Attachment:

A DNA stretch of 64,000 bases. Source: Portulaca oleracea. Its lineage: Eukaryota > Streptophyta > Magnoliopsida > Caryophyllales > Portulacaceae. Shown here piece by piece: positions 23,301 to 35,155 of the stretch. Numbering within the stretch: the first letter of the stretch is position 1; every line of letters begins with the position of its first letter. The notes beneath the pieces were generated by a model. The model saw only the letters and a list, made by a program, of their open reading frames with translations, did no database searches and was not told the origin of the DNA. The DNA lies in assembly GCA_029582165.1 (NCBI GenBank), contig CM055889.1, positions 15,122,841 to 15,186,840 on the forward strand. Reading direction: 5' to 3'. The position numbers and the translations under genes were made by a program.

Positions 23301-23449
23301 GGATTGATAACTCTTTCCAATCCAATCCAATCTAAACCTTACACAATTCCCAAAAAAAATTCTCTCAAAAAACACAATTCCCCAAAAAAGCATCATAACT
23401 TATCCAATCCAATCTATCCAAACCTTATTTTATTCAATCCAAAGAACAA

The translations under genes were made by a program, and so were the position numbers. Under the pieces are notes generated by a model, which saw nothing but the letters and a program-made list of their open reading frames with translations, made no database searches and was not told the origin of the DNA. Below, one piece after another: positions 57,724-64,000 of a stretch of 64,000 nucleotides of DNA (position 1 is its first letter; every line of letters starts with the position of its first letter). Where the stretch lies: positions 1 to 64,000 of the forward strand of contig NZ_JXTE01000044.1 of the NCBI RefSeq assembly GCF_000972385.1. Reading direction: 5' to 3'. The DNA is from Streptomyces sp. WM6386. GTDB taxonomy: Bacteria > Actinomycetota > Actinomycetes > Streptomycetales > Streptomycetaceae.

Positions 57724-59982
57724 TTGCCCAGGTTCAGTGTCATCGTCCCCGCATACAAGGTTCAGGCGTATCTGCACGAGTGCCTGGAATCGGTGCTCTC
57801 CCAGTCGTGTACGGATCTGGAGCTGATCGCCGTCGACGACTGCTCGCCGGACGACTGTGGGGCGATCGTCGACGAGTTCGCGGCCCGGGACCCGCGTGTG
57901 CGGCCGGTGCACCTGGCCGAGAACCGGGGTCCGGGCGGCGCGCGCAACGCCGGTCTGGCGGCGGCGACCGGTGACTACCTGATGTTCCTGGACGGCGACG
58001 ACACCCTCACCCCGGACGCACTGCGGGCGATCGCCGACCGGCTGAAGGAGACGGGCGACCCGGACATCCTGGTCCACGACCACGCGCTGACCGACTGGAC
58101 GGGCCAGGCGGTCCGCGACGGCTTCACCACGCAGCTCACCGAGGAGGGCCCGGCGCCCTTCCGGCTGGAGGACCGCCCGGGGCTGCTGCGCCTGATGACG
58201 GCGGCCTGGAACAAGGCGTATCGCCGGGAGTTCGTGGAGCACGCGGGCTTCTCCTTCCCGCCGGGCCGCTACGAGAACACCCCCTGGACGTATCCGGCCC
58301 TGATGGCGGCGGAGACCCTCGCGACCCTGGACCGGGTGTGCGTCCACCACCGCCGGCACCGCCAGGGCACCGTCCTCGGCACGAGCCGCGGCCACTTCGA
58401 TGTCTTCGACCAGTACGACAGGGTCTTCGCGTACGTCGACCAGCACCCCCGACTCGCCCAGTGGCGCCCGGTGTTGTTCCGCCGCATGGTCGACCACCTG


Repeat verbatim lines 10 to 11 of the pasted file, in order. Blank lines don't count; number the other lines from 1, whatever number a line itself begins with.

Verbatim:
58001 ACACCCTCACCCCGGACGCACTGCGGGCGATCGCCGACCGGCTGAAGGAGACGGGCGACCCGGACATCCTGGTCCACGACCACGCGCTGACCGACTGGAC
58101 GGGCCAGGCGGTCCGCGACGGCTTCACCACGCAGCTCACCGAGGAGGGCCCGGCGCCCTTCCGGCTGGAGGACCGCCCGGGGCTGCTGCGCCTGATGACG